The latest treatments for canine osteoarthritis

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treating canine osteoarthritis

If your older dog or cat seems stiff and sore at times, he’s far from alone. Canine osteoarthritis (arthritis) is an extremely common problem and becomes more prevalent as animals age, affecting at least 75% of the senior dog population.

While conventional doctors usually use drug therapy with NSAIDS to control the pain and inflammation that accompanies arthritis, a holistic approach relies on natural therapies to keep the animal comfortable, and only resorts to NSAIDs on extremely painful days. This article will discuss what’s new in canine osteoarthritis treatment, as well as revisit time-tested therapies to alleviate your companion’s pain and stiffness and give him back his mobility.

New therapies

1. Hyaluronic acid (HA)

HA is a normal constituent of joint fl uid that lubricates the joints. Giving HA to arthritic animals is a natural way to encourage healing. It is so effective that I often use it when other joint supplements fail to work. HA reduces swelling at the site by decreasing white blood cell migration and infiltration into the affected tissue. It also inhibits the arachidonic acid pathway, resulting in decreased pain.

In my practice, I regularly use two commercially available HA products for dogs and cats. Both are made by MVP Laboratories: Cholodin Flex, a chewable treat that also contains choline to decrease the risk of  cognitive disorder; and Chologel, a potent gel form I use for animals that don’t like the Cholodin Flex treat or that have more severe arthritis.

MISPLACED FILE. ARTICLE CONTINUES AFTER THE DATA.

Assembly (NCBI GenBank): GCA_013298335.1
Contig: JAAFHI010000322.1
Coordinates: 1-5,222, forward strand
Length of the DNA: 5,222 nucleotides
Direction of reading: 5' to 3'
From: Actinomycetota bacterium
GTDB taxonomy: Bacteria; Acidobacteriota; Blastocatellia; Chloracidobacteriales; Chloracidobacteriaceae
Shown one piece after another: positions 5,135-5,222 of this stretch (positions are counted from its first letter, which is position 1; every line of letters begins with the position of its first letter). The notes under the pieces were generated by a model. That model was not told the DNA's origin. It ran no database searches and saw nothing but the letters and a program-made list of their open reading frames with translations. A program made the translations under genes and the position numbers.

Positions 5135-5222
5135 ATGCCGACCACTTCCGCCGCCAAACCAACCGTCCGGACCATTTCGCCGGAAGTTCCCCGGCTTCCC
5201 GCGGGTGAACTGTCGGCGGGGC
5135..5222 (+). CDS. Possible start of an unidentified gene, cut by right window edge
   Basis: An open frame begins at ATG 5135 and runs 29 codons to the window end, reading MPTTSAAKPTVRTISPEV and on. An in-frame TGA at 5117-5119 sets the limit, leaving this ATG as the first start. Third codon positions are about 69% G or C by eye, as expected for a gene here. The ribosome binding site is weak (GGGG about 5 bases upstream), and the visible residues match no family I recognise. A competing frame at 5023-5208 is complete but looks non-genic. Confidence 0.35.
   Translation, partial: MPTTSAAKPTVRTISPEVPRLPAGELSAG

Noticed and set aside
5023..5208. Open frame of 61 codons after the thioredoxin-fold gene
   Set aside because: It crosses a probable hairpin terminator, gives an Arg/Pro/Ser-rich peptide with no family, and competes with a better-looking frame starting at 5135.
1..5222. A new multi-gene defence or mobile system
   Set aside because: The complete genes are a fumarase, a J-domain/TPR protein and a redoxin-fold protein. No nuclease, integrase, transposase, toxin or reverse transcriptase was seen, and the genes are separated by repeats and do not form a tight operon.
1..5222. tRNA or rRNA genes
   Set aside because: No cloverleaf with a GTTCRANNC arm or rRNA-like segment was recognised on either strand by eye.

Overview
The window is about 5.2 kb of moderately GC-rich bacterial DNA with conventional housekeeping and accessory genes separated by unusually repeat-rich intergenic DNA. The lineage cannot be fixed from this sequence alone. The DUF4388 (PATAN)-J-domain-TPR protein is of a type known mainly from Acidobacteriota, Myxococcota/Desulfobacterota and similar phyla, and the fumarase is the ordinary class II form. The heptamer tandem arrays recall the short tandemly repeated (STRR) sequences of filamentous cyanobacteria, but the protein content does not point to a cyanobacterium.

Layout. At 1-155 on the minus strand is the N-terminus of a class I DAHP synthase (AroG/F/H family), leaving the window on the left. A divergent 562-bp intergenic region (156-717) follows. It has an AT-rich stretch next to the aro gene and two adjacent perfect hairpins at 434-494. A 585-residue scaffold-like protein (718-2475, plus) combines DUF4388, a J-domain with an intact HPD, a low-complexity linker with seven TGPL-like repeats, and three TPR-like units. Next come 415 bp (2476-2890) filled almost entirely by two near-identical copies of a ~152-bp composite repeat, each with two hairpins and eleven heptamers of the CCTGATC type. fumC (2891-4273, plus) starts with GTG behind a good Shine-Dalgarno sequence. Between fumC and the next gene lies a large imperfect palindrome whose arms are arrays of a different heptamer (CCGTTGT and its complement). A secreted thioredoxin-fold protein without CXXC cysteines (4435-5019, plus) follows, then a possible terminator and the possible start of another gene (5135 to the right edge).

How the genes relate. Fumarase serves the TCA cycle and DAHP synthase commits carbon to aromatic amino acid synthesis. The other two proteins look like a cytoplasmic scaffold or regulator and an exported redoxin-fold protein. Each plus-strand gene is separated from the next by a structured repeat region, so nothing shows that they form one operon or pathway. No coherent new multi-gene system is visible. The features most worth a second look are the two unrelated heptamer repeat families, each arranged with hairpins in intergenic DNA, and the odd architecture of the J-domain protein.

2. Cold laser/low level laser therapy

Laser therapy can be used to help animals with arthritis. Several proposed therapeutic mechanisms are involved. The most commonly accepted involves individual cells and light emission. Cells in the body emit and absorb light (biophotons) via chromophores (light sensitive molecules in the cells). The light from the laser is absorbed by the chromophores and converted to chemical energy. These emissions and absorptions of light play key roles in regulating various cellular activities, including activation of cell division, cell-to-cell communication and cell migration, all of which are essential in wound healing.

Optimal results occur when the laser light is of low intensity (meaning the tissue is not heated), only lasts for a short period of time, and pulses on and off rather than remaining static. Laser therapy offers several benefits, including increased cellular energy, reduced swelling, pain relief, muscle relaxation and reduced inflammation. The exact nature of  the healing depends on the condition being treated.